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Asset management companies set to nip risks in the bud

By JIANG XUEQING Updated: 2016-02-29 08:02

Asset management companies set to nip risks in the bud

Debt recast is an in-demand business with huge potential for growth as corporate liquidity has tightened due to economic restructuring, said industry experts.CHINA DAILY

China's asset management companies or AMCs are stepping up efforts to deal with bad assets of non-financial corporations.

Their larger goal is to nip financial risks in the bud against the backdrop of slowing economic growth.

Back in 2010, the China Banking Regulatory Commission had allowed China Cinda Asset Management Co Ltd to carry out a trial program to dispose of non-performing loans of non-financial corporations.

Now, the CBRC has expanded the trial to the other three major State-controlled AMCs.

Liang Qiang, general manager of finance and budget department of China Cinda, said debt recast is an in-demand business with huge potential for growth as corporate liquidity has tightened due to economic restructuring and slowdown.

Last year, Chinese companies' accounts receivables were on the rise. Industrial companies with revenues exceeding 20 million yuan ($3 million) saw their accounts receivable rise by 8 percent year-on-year to 11.5 trillion yuan by October-end, when their asset-liability ratio reached 56.8 percent.

During the same period, real estate investment accounts payable reached 2.48 trillion yuan, according to the National Bureau of Statistics.

Zang Jingfan, president of China Cinda, summed up the gravity of the problem nicely at a media conference earlier this year: "If a company suffers a shortage of liquidity and becomes financially problematic, the risks may spread to the upstream and downstream companies along its supply chain and eventually to the financial system.

"As the companies' liabilities are mainly in the form of bank loans and bonds, once a liquidity problem breaks out in a company, the risk triggered by the worsening of corporate assets will spread easily to the financial system.

"The debtor-creditor relationship is usually complicated and even involves private lending, illegal fund-raising and illegal private banks, thus increasing the difficulties of bad assets' disposal.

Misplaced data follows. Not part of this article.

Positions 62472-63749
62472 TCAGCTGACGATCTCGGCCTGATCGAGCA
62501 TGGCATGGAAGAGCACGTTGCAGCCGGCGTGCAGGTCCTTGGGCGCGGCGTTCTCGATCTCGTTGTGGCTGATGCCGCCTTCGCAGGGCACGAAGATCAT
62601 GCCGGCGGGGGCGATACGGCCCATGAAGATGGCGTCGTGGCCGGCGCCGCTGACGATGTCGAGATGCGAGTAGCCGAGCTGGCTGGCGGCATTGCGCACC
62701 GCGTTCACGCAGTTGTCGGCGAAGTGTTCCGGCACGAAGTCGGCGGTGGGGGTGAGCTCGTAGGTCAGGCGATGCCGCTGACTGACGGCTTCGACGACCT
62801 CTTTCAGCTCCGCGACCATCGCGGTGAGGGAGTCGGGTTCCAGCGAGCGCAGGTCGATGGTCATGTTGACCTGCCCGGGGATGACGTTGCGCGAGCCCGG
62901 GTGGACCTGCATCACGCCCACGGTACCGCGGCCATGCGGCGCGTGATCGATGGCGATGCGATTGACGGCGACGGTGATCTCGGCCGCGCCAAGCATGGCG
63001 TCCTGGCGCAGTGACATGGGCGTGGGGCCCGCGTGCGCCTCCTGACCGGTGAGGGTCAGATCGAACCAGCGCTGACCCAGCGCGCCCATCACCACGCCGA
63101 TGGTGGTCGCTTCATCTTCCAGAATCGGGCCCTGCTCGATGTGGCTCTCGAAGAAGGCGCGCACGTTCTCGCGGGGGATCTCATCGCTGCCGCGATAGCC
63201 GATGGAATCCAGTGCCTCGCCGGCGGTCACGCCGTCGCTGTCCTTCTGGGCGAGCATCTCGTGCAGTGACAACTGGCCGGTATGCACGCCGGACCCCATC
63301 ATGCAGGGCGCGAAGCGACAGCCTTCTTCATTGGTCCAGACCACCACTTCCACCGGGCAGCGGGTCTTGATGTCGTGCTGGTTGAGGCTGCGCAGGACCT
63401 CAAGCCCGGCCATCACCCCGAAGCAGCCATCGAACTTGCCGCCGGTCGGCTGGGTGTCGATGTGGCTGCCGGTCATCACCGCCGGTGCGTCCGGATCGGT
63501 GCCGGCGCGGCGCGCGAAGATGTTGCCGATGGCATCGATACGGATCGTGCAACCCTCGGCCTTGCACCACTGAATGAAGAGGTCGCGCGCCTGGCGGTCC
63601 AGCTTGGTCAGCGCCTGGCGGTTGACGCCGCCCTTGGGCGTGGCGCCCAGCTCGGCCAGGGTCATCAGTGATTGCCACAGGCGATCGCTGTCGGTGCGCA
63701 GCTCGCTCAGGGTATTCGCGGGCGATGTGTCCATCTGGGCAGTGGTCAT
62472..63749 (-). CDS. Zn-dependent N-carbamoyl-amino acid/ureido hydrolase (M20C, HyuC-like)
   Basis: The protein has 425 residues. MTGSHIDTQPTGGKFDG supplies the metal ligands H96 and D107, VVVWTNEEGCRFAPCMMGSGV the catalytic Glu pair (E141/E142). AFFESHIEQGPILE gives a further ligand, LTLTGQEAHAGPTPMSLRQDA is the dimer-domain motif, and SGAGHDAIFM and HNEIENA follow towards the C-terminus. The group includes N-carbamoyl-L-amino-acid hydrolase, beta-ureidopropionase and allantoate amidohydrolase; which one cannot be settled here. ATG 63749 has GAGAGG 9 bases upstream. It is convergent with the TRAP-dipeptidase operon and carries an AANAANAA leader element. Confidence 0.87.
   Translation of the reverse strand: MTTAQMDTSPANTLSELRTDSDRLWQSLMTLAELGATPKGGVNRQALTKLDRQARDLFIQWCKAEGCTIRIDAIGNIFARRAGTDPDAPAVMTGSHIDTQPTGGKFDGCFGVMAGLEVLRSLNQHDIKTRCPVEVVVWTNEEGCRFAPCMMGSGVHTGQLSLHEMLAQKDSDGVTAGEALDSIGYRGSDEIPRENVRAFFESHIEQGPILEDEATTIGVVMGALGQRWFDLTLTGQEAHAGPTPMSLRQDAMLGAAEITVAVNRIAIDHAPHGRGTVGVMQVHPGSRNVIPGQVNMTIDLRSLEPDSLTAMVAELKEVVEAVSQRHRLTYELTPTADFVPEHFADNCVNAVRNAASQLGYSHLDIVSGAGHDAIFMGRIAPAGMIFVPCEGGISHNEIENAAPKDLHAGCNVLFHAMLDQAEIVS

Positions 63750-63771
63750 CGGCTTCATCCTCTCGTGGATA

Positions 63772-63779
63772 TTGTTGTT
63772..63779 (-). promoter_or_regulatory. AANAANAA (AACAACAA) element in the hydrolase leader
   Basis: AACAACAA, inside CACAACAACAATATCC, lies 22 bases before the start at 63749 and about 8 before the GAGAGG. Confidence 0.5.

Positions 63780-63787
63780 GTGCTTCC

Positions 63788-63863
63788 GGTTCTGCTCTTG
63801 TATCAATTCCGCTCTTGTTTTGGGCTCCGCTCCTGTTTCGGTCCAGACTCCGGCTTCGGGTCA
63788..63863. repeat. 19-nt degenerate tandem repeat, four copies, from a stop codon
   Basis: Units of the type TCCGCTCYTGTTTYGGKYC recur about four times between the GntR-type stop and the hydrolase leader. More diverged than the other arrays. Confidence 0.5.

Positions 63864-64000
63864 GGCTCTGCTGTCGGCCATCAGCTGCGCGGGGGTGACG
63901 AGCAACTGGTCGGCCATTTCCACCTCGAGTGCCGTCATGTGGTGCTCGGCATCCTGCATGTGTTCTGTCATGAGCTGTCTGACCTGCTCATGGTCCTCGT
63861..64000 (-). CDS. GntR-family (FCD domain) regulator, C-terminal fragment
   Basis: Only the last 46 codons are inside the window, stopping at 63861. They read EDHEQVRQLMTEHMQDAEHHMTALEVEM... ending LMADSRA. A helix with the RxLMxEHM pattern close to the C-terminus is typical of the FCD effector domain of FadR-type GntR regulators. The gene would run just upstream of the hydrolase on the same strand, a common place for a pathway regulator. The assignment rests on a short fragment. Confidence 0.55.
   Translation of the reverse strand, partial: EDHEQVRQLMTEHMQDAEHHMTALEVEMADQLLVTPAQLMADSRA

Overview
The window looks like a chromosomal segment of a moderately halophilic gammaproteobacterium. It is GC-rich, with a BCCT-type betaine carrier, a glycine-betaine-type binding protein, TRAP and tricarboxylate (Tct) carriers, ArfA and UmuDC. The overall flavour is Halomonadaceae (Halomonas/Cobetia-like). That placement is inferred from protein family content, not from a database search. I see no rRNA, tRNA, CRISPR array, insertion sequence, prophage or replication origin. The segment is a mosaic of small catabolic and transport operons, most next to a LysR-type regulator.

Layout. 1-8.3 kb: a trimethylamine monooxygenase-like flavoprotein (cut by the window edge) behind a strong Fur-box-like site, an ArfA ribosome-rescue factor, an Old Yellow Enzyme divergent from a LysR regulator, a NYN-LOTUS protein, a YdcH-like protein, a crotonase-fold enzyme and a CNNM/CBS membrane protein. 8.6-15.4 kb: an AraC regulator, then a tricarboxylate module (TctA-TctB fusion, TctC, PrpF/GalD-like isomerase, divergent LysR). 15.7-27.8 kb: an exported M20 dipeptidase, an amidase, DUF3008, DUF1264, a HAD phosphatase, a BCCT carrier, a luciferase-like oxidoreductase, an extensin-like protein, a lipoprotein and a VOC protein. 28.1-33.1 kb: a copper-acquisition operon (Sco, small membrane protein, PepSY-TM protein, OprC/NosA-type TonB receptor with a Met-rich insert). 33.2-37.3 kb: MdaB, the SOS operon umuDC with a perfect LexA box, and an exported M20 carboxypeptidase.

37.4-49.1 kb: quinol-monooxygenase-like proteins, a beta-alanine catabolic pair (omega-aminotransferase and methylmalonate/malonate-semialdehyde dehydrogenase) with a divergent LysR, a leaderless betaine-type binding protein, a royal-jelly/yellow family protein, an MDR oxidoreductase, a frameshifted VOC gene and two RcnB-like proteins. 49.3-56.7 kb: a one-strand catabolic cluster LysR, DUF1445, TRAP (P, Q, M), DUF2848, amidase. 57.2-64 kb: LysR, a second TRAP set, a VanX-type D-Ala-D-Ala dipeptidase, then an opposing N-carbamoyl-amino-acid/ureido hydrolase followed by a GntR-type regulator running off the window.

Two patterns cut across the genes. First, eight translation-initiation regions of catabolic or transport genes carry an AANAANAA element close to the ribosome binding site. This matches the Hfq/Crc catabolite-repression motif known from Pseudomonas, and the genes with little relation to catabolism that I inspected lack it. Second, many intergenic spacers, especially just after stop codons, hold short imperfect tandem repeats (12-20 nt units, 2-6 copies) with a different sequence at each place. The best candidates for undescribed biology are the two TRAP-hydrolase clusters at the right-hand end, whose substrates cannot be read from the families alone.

"In some regions, companies form a mutual help group. If one member applies for a bank loan, all members of the group are held jointly liable for the debt. Therefore, a company's financial risk may bring chain effects and evolve into a regional risk, even causing mass disturbance."

Disposal of bad assets of non-financial corporations has, therefore, become a crucial part of China Cinda's business and a key driver of its profit growth.

China Cinda's assets, revenues and profits from this area of business keep increasing every year. Among a wide range of sectors, real estate, construction materials and infrastructure construction contributed nearly half of the business, Liang said.

China Cinda has been exploring ways to deal with bad assets of non-financial corporations for several years.

To help avoid overdue loans and liquidate residual assets, China Cinda signed a three-way agreement for debt restructuring with the railway company and its creditors.

At the same time, it signed a contract with a coal miner, which made a contingent share acquisition commitment to secure the creditor's rights.

Other major AMCs lower the liquidity risk of industrial companies via acquisition of their non-performing accounts receivable.

China Great Wall AMC took various measures, such as debt and asset restructuring, initial public offering and debt-equity swap, to liquidate residual assets and enhance asset value.

Shanghai Chaori Solar Energy Science & Technology Co Ltd was the first to default on publicly offered bonds in China. The company said in March 2014 it will be unable to repay about 89.8-million-yuan ($13.7-million) interest on a 1-billion-yuan bond issued in 2012.

Two months later, its shares were suspended from trading on the Shenzhen Stock Exchange due to continuous losses for three years.

After investigating the financial situation of Chaori Solar, China Great Wall provided a package of solutions, including bankruptcy reorganization and asset restructuring.

It invited GCL-Poly Energy Holdings, a leading company in the photovoltaic industry, and a group of financial investors, to deal with asset restructuring and help Chaori Solar resume production and business operations.

After Chaori Solar posted a profit and a positive net assets balance at the end of 2014, China Great Wall injected quality assets into the company to help it realize sustainable profitability.

The solar panel manufacturer later changed its name to GCL System Integration Technology Co Ltd, whose shares resumed trading on the Shenzhen Stock Exchange in August 2015.

In this way, China Great Wall AMC protected the interests of more than 6,000 small and medium-sized debtors and carried forward integration of resources in the photovoltaic industry.

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